In the end, the Library provided cues for over 75 species of birds, frogs, insects and mammals that were appropriate for the time and place of the story, adding a rich layer of auditory detail to the sound mix of THE NEW WORLD.
The Lab of O did not have anything to do with the digital recreation of the parakeets. That was the work of a digital artist who used this well-known painting by John James Audubon as reference.

Bill of the Birds readers might also enjoy Julie Zickefoose's painting of this stunning species.

If you go to see The New World (remember it opens nationwide this Friday, January 20) take along your binoculars and try to catch a glimpse of the parakeets. Then, on Saturday, when you're out birding with your friends, you can say, "Yep, the LAST bird I focused these babies on was a Carolina parakeet!"

Tuesday, January 17, 2006

Hawk Flips the Bird

I can understand that this young red-shouldered hawk was very unhappy about getting his photograph taken by Florida birder Betsy Franz. However, I think it was totally inappropriate of the bird to flip the bird. That's just not right.
According to Betsy, this bird, a juvenile red-shouldered hawk, likely came from a large nest near her backyard. Betsy is the author of Wildlife Habitat Journal: Restoring and Exploring Wildlife Habitat in Your Own Backyard. To see more of Betsy's images visit her photo website.


If you have a pet parrot, be careful what you say around it. Why?
Here's why!

It's well known that African grays are smart cookies. Remember the amazing cognitive abilities displayed by Alex, the African gray trained by and closely studied by Dr. Irene Pepperberg? Alex demonstrated that he could even read minds.

There's a lot going on with animal intelligence that we humans have no clue about.

The biggest bird in our house is Charles, our chestnut-fronted macaw. He believes that Julie is his mate and that I am just the live-in handyman. Charles might be a little paranoid about his offspring because Phoebe and Liam look a lot more like me than they look like him.
Charles, our chestnut-fronted macaw. Photo by his mate, Julie Zickefoose.

Monday, January 16, 2006

Weird Signage, Continued

My OOS pals, Cheryl Harner and Su Snyder sent me this amazing image today, with the following message:

hi Bill: Cheryl Harner and I were driving back from a birding trip at Lake Erie today when we saw this truck and thought of you (or rather we thought about your interest in weird signs). Anyway I suggested to Cheryl that she take this photo for you. Do you think they put that sign there to discourage the undead? Enjoy. Su

Heading Home, At Last

We're up early packing for the long drive home from Atlanta. It's been a fun weekend at BirdWatch America, but we're all anxious to get home.

Last night we had our annual dinner with our Atlanta cousins, the Bagheris. Carolyn Bagheri is my mom's second cousin--both their fathers were Ekenstiernas (Harvey and Axel) right off the boat from Sweden. Carolyn and her husband Teher, and their grandson, Michael, treated us to a wonderful meal at Fogo de Chao. Fogo is a Brazilian churrascaria where the meat is cooked over an open fire and served to you by gauchos (the Brazilian version of a cowboy), cutting the meat off giant spits right onto your plate. You have a little drink-coaster-like card, green on one side, red on the other, that you use to indicate your willingness to be visited by the meat-wielding gauchos. And the meat is fantastic--it makes you pity your vegetarian friends.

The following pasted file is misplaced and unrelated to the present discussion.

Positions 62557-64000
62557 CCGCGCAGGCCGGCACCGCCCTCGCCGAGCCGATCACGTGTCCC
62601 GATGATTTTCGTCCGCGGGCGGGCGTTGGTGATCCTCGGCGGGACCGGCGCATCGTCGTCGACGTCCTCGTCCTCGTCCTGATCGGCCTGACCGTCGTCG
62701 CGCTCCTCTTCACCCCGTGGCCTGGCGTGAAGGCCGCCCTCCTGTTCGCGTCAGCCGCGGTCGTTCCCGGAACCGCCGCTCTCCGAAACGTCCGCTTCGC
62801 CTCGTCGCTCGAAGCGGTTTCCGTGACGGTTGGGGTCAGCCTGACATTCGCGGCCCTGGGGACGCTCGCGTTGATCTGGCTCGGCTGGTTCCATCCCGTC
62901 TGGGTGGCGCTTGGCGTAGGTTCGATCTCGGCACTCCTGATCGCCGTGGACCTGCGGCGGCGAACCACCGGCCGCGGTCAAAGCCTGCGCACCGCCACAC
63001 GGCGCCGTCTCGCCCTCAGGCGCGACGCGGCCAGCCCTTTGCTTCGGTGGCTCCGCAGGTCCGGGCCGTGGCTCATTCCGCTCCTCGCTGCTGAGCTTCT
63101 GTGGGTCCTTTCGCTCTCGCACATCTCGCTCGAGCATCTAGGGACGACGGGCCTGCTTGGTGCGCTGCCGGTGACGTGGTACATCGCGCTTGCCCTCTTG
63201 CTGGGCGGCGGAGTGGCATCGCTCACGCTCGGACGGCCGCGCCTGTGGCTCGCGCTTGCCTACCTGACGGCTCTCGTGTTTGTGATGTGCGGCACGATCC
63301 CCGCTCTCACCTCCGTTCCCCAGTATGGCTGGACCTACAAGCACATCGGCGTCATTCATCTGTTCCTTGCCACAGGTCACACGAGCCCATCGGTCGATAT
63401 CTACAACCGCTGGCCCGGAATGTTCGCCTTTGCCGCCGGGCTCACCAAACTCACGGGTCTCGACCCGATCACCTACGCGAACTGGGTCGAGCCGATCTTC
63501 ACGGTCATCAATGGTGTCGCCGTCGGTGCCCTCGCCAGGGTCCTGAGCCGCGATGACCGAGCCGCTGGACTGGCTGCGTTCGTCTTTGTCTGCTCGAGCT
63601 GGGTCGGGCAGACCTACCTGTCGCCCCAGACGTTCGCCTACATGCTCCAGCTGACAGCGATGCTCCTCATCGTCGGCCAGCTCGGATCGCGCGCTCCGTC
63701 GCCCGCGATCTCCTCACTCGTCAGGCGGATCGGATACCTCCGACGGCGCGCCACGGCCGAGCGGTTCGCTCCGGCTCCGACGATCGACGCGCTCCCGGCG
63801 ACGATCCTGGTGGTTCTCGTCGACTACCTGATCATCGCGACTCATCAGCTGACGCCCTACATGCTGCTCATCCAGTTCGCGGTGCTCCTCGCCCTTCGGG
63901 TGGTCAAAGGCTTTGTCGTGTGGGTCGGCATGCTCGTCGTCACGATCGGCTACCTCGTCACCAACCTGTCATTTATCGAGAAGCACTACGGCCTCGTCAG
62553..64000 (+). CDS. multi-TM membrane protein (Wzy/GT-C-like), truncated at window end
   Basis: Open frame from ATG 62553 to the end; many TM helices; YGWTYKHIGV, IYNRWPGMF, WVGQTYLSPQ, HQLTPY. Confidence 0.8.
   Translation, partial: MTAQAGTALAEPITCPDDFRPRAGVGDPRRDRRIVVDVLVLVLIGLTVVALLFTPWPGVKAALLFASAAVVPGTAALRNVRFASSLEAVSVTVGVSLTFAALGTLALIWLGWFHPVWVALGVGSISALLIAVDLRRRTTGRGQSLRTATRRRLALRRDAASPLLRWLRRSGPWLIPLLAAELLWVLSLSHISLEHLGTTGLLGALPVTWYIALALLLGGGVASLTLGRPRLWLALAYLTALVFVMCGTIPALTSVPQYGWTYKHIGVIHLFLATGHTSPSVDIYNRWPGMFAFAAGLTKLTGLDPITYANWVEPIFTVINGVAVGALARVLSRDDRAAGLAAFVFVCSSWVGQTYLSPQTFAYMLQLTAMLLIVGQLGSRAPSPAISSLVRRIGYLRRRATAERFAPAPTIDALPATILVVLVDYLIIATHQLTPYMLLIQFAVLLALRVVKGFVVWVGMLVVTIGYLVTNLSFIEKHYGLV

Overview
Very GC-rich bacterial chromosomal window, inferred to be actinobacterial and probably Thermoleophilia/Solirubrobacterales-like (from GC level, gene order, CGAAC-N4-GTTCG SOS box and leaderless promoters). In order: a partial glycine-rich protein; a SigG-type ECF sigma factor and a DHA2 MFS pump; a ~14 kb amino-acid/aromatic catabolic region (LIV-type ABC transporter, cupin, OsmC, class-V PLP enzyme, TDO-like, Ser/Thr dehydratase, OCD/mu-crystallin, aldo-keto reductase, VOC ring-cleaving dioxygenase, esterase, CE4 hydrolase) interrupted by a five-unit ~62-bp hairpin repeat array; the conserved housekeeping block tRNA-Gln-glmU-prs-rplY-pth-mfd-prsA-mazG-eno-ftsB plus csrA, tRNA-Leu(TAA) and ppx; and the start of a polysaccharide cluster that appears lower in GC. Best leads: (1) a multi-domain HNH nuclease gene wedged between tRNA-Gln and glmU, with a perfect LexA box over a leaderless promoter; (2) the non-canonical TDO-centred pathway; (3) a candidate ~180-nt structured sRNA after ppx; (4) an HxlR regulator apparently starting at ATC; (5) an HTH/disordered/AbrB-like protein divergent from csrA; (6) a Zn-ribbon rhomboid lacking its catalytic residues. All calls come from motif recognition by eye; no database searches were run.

Michael gets a visit from the Meat Fairy.

One word of warning. If you go to Fogo de Chao, take it easy on the amazing salad bar lest you fill yourself up with greenery, leaving less room for the lamb, chicken, beef, and pork. And leaving almost no room for the incredible desserts. We had six different desserts and passed them in a circle around the table so everyone got a taste.
Key lime pie and flan. Neither one stood a chance against our forks.

It's always a great meal with the cousins, with lots of laughs and much jocularity.
Cousin Carolyn Bagheri and Elsa "Catbird" Thompson, smiling for the cute gauchos.

Now you must excuse me. The road home is calling.

Sunday, January 15, 2006

BirdWatch America

BWD publisher Andy Thompson makes a sale in the BWD booth.

Another BirdWatch America Show is finished. BWD and the Thompsons have attended every one of the BWA shows for the past 14 years, and at this point it's more like going to your high school reunion than going to a trade show. Some of the folks we see here are great friends, almost like family. And we always meet lots of people new to the wild bird business.

We made a decent number of sales, but we did a world-class amount of schmoozing.
We were pitching our content creation skills at BirdWatch America.
Lisa White, our editor from Houghton Mifflin, is a multi-tasker. She worked the phones AND the booth at BirdWatch America.

Quote for a Busy Day

An old friend sent me an e-mail today. At the bottom was this quote and I thought I'd share it here.

"The essential sadness is to go through life without loving.
But it would be almost equally sad to go through life and leave this world without ever telling those you loved that you had loved them."

Saturday, January 14, 2006

Great Hair Signs

I absolutely could not resist these signs from an Atlanta wig shop. In fact I found them so compelling that I got my own human hair wig--it's WAY more real than syntetic hair.

Marching on Atlanta

We drove both BWD vans south to Atlanta for the BirdWatch America Show, making it just in time to get set up, then cleaned up (no small task) for the opening reception. This show is a trade show for the wild bird business, rather than a consumer show. So we're selling our wares and services to bird and nature stores and distributors.